More than half of all dogs in the United States are overweight or obese, a reality that puts their health at risk in much the same way as their human counterparts. And, also like humans, scientists believe it may have a lot to do with a healthy balance of bacteria in the gut—which is impacted by what they eat.
A new study published in the journal mBio followed more than 60 normal weight and overweight or obese dogs for two months. The dogs started out eating the same “baseline” diet for the first half of the study, after which they were separated into two groups and fed either a primarily protein diet or one that consisted mainly of carbohydrates.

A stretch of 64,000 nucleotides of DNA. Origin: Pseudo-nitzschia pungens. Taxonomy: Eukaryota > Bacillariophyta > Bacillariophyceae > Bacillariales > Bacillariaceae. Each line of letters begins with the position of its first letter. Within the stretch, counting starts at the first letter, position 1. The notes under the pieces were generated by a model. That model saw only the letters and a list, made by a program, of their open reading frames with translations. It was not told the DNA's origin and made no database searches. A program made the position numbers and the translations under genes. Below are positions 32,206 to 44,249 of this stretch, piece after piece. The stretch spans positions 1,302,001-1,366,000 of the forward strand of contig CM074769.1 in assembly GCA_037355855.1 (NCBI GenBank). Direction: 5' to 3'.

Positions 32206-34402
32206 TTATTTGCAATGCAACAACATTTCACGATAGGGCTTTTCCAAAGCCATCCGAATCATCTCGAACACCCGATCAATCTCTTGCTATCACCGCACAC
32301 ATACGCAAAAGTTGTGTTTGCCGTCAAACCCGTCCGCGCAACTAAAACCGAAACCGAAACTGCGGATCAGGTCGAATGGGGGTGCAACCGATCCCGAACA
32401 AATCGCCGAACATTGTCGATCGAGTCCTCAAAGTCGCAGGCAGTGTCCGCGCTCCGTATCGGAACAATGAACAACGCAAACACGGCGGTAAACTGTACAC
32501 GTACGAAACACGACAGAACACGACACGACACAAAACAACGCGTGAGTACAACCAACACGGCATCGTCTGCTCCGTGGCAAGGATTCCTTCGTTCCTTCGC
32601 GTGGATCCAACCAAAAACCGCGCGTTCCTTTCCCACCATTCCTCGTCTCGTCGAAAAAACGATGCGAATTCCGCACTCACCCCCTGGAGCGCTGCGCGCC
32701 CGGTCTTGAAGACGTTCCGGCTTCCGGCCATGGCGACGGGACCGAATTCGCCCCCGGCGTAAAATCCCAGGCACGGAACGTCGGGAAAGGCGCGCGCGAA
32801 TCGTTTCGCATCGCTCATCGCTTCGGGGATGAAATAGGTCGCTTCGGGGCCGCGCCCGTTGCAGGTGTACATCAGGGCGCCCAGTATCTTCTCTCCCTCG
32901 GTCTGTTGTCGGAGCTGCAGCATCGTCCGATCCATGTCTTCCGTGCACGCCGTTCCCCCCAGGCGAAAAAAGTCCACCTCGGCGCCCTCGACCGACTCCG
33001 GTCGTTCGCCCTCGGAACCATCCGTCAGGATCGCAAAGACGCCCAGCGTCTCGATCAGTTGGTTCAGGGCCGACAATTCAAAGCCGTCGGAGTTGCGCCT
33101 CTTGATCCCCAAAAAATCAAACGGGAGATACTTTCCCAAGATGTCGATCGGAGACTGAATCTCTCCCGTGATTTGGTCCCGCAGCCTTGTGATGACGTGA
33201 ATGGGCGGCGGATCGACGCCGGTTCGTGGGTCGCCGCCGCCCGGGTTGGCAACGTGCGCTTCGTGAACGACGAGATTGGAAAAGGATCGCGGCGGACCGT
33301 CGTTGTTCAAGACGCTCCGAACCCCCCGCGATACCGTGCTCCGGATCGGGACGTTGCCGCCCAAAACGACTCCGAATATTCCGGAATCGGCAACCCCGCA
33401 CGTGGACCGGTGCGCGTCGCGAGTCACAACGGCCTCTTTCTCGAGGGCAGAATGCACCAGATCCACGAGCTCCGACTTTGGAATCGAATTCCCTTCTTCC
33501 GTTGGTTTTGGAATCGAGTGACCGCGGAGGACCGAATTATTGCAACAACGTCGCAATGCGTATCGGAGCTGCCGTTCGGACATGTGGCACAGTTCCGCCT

Based on their findings, researchers determined that changes in diet impact the microbial balance in a dog’s gut, in part by altering the ratio of Bacteroidetes to Firmicutes—two types of bacteria associated with weight management. (In humans, individuals with more Bacteroidetes tend to be leaner, while higher numbers of Firmicutes are often seen in heavier people.) And, the changes in microbial composition were more pronounced in overweight and obese pets.
“That seems to suggest that obese dogs and overweight dogs are more susceptible to dietary intervention,” said study author Qinghong Li in a recent news release. He and his colleagues believe that while additional studies are needed to explore the link between diet and the canine microbiome, adding probiotics and prebiotics to pet food may help promote a healthy weight in dogs by increasing the amount of beneficial bacteria in the gut.